# plotting a sphere in python for an orbital trajectory

How can I put a sphere of radius `1737` at the location of `(384400,0,0)`?

This sphere would be the moon in my trajectory.

Everything else with the code is fine, I just don't know how to add a sphere in that location with that radius.

``````import numpy as np
from scipy.integrate import odeint
import matplotlib.pyplot as plt
from mpl_toolkits.mplot3d import Axes3D

me = 5.974 * 10 ** (24)  #  mass of the earth
mm = 7.348 * 10 ** (22)  #  mass of the moon
G = 6.67259 * 10 ** (-20)  #  gravitational parameter
re = 6378.0  #  radius of the earth in km
rm = 1737.0  #  radius of the moon in km
r12 = 384400.0  #  distance between the CoM of the earth and moon
M = me + mm

pi1 = me / M
pi2 = mm / M
mue = 398600.0  #  gravitational parameter of earth km^3/sec^2
mum = G * mm  #  grav param of the moon
mu = mue + mum
omega = np.sqrt(mu / r12 ** 3)
nu = -129.21 * np.pi / 180  #  true anomaly angle in radian

x = 327156.0 - 4671
#  x location where the moon's SOI effects the spacecraft with the offset of the
#  Earth not being at (0,0) in the Earth-Moon system
y = 33050.0   #  y location

vbo = 10.85  #  velocity at burnout

gamma = 0 * np.pi / 180  #  angle in radians of the flight path

vx = vbo * (np.sin(gamma) * np.cos(nu) - np.cos(gamma) * np.sin(nu))
#  velocity of the bo in the x direction
vy = vbo * (np.sin(gamma) * np.sin(nu) + np.cos(gamma) * np.cos(nu))
#  velocity of the bo in the y direction

xrel = (re + 300.0) * np.cos(nu) - pi2 * r12
#  spacecraft x location relative to the earth
yrel = (re + 300.0) * np.sin(nu)

#  r0 = [xrel, yrel, 0]
#  v0 = [vx, vy, 0]
u0 = [xrel, yrel, 0, vx, vy, 0]

def deriv(u, dt):
n1 = -((mue * (u[0] + pi2 * r12) / np.sqrt((u[0] + pi2 * r12) ** 2
+ u[1] ** 2) ** 3)
- (mum * (u[0] - pi1 * r12) / np.sqrt((u[0] - pi1 * r12) ** 2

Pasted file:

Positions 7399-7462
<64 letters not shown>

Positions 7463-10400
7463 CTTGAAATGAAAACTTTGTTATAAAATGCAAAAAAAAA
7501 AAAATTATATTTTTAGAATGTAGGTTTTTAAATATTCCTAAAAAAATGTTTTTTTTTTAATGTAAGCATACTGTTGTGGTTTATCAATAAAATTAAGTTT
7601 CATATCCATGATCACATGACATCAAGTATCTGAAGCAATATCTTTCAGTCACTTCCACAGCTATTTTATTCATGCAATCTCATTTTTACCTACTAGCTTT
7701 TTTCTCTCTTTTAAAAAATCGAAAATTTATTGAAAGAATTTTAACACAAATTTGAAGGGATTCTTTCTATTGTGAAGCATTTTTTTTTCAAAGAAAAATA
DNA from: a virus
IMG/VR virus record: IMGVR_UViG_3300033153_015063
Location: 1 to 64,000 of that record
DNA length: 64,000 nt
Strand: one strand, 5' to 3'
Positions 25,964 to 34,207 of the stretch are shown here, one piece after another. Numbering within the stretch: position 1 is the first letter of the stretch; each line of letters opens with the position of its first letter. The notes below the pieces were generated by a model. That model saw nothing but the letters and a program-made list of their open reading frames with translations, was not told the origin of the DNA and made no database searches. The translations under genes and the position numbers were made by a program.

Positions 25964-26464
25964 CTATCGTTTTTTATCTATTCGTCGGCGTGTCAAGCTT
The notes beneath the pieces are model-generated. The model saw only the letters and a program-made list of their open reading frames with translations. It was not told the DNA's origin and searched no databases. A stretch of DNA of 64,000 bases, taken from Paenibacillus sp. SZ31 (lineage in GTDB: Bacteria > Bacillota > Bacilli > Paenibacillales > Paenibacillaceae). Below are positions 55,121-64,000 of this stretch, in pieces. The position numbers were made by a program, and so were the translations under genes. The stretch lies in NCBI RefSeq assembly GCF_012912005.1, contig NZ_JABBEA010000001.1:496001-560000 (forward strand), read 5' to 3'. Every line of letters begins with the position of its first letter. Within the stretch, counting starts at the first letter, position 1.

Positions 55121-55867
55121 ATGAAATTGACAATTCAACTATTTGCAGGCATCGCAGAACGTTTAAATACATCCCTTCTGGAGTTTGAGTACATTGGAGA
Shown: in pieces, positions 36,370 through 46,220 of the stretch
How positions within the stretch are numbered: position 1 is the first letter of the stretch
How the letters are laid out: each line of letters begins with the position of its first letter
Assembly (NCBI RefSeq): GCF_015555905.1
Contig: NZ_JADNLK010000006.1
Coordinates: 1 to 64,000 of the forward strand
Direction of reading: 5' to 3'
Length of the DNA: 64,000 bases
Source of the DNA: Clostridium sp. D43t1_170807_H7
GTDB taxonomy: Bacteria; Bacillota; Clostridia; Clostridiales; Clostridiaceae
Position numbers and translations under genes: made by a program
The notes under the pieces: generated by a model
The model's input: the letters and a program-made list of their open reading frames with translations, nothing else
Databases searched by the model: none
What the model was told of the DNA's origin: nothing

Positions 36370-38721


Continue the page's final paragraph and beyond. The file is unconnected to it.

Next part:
+ u[1] ** 2) ** 3))
n2 = -((mue * u[1] / np.sqrt((u[0] + pi2 * r12) ** 2 + u[1] ** 2) ** 3)
- (mum * u[1] / np.sqrt((u[0] - pi1 * r12) ** 2 + u[1] ** 2) ** 3))
return [u[3],  #  dotu[0] = u[3]
u[4],  #  dotu[1] = u[4]
u[5],  #  dotu[2] = u[5]
2 * omega * u[5] + omega ** 2 * u[0] + n1,  #  dotu[3] = that
omega ** 2 * u[1] - 2 * omega * u[4] + n2,  #  dotu[4] = that
0]  #  dotu[5] = 0

dt = np.arange(0.0, 320000.0, 1)  #  200000 secs to run the simulation
u = odeint(deriv, u0, dt)
x, y, z, x2, y2, z2 = u.T

fig = plt.figure()
ax = fig.add_subplot(111, projection='3d')
ax.plot(x, y, z)
plt.show()
``````
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## 2 Answers

You can add the following code to draw the sphere, before the `plt.show()`:

``````phi = np.linspace(0, 2 * np.pi, 100)
theta = np.linspace(0, np.pi, 100)
xm = rm * np.outer(np.cos(phi), np.sin(theta)) + r12
ym = rm * np.outer(np.sin(phi), np.sin(theta))
zm = rm * np.outer(np.ones(np.size(phi)), np.cos(theta))
ax.plot_surface(xm, ym, zm)
``````

However, your moon will look all stretched out because the scale is not equal for all axes. In order to change the scales of the axes, you can add something like

``````ax.auto_scale_xyz([-50000, 400000], [0, 160000], [-130000, 130000])
``````

before `plt.show()`. The result is still not completely right, but I leave it up to you to play around to get better results -- I just picked some numbers that make it look somewhat better.

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the moon appears to be well below the curve. Why is it not on the ecliptic plane? –  dustin Apr 23 at 14:46
your code was good I had an error in mine –  dustin Apr 23 at 17:15
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All the code for a sphere is here:

http://matplotlib.org/examples/mplot3d/surface3d_demo2.html

From there you just have to shift in whichever direction you want and change the 10 to whatever radius you desire.

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how do I shift it? –  dustin Apr 23 at 2:52
take the expression they gave for x , y, or z and at the end just add whatever you want to shift the sphere by on that respective axis –  menzwearhouse719 Apr 23 at 22:22
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